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Empowering future staffing for quality of care

by Amber Ortlip, Alvernia University, citizen contributor

Nov 21, 2018
Nursing Professions

Have you ever worked, lived or visited someone in a nursing home or facility and noticed some days they are short handed more than others? Throughout my life I have worked, had family live in nursing homes and visited them so I have seen this in reality for myself. Whether the short staff being CNA’s LPN’s or RN’s there are guidelines and protocol ratios that need to be followed.

According to Cga.ct.gov, Pennsylvania uses a combination of direct care hours with specific staff to patient ratios added. The minimum direct care hours per patient in a facility is 2.7 hours a day, while the minimum staff to patient a ratio is 1:20 nursing staff. However, those are the standard but they also vary on the facilities census & shifts. With 28 PA Code 211.12 in place; a facility with less than 150 residents requires at least one RN at all times. A facility with 251-500 residents require at least 2 RN’s, each shift & those facilities with a large capacity of 1,001 or more requires 8 RN’s on a day shift.

These ratio guidelines are very important and maintained to be held. When the guidelines of nursing staff isn’t met it is easy for mistakes neglect, or issues to occur. One underlying cause of elder abuse and neglect is the problem of understaffing. Understaffing plaques nursing home and facilities extremely, and this isn’t a new issue, it has been happening for decades. Nursinghomeabuseguide.org states that nearly 90% of homes and facilities are currently understaffed.

Why are homes and facilities short staffed? There are multiple reasons. One factor is cost, labor costs for a home are high compared to everyday costs, some facilities can not afford to have as much staff as they are required for those reasons. In this case they stretch their existing staff to the point they can’t do anymore. Another factor is the difficult and high stress environment of a nursing home or facility. This makes it hard for the qualified nursing staff to stay athletic job, ultimately leaving the facility, understaffed. When nursing facilities do not obtain enough staff, it doesn’t allow the residents to receive adequate attention they need.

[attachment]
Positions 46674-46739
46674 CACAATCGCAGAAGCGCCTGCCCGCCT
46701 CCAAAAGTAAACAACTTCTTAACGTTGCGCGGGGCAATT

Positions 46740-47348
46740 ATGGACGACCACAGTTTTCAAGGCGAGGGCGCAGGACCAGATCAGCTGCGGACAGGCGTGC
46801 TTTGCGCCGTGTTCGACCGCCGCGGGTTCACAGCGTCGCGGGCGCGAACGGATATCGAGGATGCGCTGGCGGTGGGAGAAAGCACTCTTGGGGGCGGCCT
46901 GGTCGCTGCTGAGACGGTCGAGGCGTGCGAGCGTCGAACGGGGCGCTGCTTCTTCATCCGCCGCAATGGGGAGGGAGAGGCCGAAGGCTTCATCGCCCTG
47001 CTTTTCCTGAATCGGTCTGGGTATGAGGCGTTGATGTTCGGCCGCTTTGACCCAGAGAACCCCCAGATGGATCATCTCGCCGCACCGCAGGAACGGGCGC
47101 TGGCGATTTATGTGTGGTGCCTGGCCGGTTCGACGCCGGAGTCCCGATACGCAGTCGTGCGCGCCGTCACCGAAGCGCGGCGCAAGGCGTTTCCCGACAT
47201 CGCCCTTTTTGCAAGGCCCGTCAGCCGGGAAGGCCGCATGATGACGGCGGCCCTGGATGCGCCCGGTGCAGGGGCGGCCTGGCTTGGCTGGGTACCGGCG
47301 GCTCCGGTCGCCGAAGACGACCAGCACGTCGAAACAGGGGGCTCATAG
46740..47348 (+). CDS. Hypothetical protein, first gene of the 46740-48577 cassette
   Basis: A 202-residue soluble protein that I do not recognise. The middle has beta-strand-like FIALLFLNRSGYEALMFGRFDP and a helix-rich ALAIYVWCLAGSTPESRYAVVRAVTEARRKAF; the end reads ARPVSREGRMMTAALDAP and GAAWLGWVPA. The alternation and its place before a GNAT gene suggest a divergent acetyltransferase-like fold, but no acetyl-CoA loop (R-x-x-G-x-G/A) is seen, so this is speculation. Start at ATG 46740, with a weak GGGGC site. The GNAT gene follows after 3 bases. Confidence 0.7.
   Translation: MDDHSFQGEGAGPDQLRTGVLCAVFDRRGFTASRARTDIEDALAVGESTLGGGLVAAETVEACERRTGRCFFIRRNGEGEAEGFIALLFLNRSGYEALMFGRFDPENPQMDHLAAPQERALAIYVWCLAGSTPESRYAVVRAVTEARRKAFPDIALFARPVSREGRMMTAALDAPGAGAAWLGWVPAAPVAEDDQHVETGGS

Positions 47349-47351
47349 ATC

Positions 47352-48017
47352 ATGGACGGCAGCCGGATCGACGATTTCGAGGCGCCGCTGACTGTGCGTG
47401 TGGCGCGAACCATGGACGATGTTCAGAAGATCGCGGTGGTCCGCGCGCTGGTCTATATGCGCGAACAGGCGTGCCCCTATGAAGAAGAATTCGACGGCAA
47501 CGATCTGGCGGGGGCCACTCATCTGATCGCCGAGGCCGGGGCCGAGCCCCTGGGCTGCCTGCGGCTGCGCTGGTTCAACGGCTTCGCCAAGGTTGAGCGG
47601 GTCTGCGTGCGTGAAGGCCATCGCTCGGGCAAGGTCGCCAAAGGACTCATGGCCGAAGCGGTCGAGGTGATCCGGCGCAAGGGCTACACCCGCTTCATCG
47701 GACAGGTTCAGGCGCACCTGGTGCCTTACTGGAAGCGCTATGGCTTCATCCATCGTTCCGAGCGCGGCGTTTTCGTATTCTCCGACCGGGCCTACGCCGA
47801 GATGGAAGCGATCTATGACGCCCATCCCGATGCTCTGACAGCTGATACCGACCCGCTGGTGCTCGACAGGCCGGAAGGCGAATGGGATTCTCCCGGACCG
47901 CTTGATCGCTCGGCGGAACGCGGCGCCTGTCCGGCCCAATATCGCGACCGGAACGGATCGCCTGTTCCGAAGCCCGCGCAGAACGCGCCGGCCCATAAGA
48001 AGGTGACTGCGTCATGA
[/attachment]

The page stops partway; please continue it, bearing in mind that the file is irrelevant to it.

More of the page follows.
There are a few strategies to cope with understaffing in homes & facilities and these include making sure upper management is aware, aiming for balance & striving for effective communication with in the staff, notice the little successes of a staff member and attribute their success, utilize other staff to their full extent and even looking for an alliance as a model can help. Making the upper management aware of the problem allows there to be the upper hand of hiring temporary help or document the patient to staff volume. Aiming for balance and communication lets staff discuss goals & priorities for the facility. Learning to notice the little successes lets the staff know you care are watching out for their achievements. Most facilities have alternate workers such as agency workers or workers that aren’t licensed the same as the other staff but can do the same job so it’s good to know how to utilize those staff as well as the existing staff. Finally, having an alliance home and facility can be essential, allowing to ask questions, for advice, or possible sharing staff.

If you or anyone else notices constant short staffing in a home/facility, let it be known. Discuss with the management team. By doing this it lets insight from the staff, patient’s loved ones and an outside perspective on the problem.

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